Randomized trial of influenza vaccine with granulocyte-macrophage colony-stimulating factor or placebo in cancer patients

Ramesh K. Ramanathan, Douglas M. Potter, Chandra Belani, Samuel A. Jacobs, Stefan Gravenstein, Felix Lim, Hyoung Kim, Steven Savona, Terry Evans, Dianne Buchbarker, Mary B. Simon, Jane K. Depee, Donald L. Trump

Research output: Contribution to journalArticle

30 Citations (Scopus)

Abstract

Purpose: To determine whether granulocyte-macrophage colony-stimulating factor (GM-CSF) would improve response to influenza vaccination in cancer patients. Patients and Methods: In a randomized, patient-blinded, placebo-controlled trial carried out in 1997 to 2000, 133 patients were stratified into five groups of treatment and disease. Single doses of standard split trivalent influenza vaccine and either placebo or 250 μg of GM-CSF were administered at the same time. Hemagglutination inhibition assay titers were measured before and 4 weeks after vaccination. Results: Standard analyses, which define response as at least a four-fold increase in titers, detect no effect of GM-CSF for any of the three influenza subtypes in the trivalent vaccines (P ≥ .12). Analysis that includes the magnitude of the change in titers and combines responses of the subtypes suggests that the placebo group had the greater response (P = .051), thus indicating that GM-CSF does not improve response. Ancillary analyses show that response declines both with increasing age and with higher initial titers. The fraction of patients with at least a four-fold increase in titers was 0.36 (95% confidence interval, 0.29 to 0.42) Conclusion: A single 250-μg dose of GM-CSF administered with the influenza vaccine does not improve response to vaccination. Response in cancer patients is low and declines as age and initial titer increase.

Original languageEnglish (US)
Pages (from-to)4313-4318
Number of pages6
JournalJournal of Clinical Oncology
Volume20
Issue number21
DOIs
StatePublished - Nov 1 2002

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Influenza Vaccines
Granulocyte-Macrophage Colony-Stimulating Factor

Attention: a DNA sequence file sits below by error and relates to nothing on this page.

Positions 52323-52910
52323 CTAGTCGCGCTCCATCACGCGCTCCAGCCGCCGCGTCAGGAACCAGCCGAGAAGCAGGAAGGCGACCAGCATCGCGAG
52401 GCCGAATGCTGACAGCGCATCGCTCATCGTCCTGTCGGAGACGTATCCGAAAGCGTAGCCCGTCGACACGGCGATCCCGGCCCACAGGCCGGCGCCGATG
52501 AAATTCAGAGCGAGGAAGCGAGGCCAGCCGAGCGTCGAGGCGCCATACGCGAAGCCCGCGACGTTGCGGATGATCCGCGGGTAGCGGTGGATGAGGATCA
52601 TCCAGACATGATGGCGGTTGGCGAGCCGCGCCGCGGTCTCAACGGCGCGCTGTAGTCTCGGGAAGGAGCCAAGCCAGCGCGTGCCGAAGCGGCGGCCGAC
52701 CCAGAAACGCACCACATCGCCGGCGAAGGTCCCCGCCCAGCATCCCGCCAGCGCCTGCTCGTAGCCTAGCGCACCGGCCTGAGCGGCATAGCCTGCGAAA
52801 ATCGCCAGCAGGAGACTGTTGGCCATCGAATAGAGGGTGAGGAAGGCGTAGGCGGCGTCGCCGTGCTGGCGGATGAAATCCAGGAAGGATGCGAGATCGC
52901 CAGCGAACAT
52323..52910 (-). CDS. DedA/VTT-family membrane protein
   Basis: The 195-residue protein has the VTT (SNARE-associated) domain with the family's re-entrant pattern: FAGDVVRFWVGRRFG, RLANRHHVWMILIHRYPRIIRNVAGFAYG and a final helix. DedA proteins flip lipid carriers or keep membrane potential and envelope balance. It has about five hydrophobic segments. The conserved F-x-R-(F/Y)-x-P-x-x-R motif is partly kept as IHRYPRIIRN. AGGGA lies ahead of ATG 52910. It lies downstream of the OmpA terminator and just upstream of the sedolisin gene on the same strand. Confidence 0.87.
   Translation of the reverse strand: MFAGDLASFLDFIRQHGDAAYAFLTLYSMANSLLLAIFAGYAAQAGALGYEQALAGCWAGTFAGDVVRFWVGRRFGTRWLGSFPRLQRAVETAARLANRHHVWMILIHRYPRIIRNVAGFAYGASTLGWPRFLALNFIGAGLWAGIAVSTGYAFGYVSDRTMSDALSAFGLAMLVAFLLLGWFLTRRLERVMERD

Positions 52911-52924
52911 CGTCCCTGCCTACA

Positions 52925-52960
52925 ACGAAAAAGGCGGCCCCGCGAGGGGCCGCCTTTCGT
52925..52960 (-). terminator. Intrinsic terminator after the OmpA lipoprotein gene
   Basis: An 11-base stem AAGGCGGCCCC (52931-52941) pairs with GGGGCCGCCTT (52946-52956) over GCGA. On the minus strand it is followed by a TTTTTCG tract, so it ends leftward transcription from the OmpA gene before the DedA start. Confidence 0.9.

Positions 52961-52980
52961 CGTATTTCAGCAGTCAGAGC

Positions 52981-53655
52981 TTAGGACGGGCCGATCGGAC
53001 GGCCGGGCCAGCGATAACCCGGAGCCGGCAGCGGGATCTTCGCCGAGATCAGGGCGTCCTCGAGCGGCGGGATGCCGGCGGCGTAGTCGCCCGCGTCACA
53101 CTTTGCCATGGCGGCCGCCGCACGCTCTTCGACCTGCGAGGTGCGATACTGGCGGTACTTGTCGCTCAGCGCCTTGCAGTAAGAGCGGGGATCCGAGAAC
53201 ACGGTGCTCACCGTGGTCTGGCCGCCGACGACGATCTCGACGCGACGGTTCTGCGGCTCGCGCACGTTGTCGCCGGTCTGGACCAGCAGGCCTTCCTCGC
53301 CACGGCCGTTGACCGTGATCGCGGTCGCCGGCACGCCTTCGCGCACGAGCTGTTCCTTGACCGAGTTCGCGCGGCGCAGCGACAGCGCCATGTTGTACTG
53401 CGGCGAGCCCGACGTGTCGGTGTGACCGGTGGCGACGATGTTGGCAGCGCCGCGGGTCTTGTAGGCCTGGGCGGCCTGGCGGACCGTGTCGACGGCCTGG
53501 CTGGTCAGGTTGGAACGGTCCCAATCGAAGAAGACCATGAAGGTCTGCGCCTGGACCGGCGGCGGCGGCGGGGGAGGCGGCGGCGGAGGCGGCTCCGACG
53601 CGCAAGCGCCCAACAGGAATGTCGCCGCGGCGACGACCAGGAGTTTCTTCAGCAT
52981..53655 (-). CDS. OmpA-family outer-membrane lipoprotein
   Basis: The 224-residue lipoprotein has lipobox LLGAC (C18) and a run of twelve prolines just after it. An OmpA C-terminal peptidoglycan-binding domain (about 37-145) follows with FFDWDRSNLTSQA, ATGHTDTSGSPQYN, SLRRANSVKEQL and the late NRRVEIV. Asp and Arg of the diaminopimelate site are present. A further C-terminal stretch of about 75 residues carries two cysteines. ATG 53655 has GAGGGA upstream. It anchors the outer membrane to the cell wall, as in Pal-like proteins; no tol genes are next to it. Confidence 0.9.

Placebos
Neoplasms
Vaccination
Human Influenza
Hemagglutination
Vaccines
Confidence Intervals

All Science Journal Classification (ASJC) codes

  • Oncology
  • Cancer Research

Cite this

Ramanathan, Ramesh K. ; Potter, Douglas M. ; Belani, Chandra ; Jacobs, Samuel A. ; Gravenstein, Stefan ; Lim, Felix ; Kim, Hyoung ; Savona, Steven ; Evans, Terry ; Buchbarker, Dianne ; Simon, Mary B. ; Depee, Jane K. ; Trump, Donald L. / Randomized trial of influenza vaccine with granulocyte-macrophage colony-stimulating factor or placebo in cancer patients. In: Journal of Clinical Oncology. 2002 ; Vol. 20, No. 21. pp. 4313-4318.
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title = "Randomized trial of influenza vaccine with granulocyte-macrophage colony-stimulating factor or placebo in cancer patients",
abstract = "Purpose: To determine whether granulocyte-macrophage colony-stimulating factor (GM-CSF) would improve response to influenza vaccination in cancer patients. Patients and Methods: In a randomized, patient-blinded, placebo-controlled trial carried out in 1997 to 2000, 133 patients were stratified into five groups of treatment and disease. Single doses of standard split trivalent influenza vaccine and either placebo or 250 μg of GM-CSF were administered at the same time. Hemagglutination inhibition assay titers were measured before and 4 weeks after vaccination. Results: Standard analyses, which define response as at least a four-fold increase in titers, detect no effect of GM-CSF for any of the three influenza subtypes in the trivalent vaccines (P ≥ .12). Analysis that includes the magnitude of the change in titers and combines responses of the subtypes suggests that the placebo group had the greater response (P = .051), thus indicating that GM-CSF does not improve response. Ancillary analyses show that response declines both with increasing age and with higher initial titers. The fraction of patients with at least a four-fold increase in titers was 0.36 (95{\%} confidence interval, 0.29 to 0.42) Conclusion: A single 250-μg dose of GM-CSF administered with the influenza vaccine does not improve response to vaccination. Response in cancer patients is low and declines as age and initial titer increase.",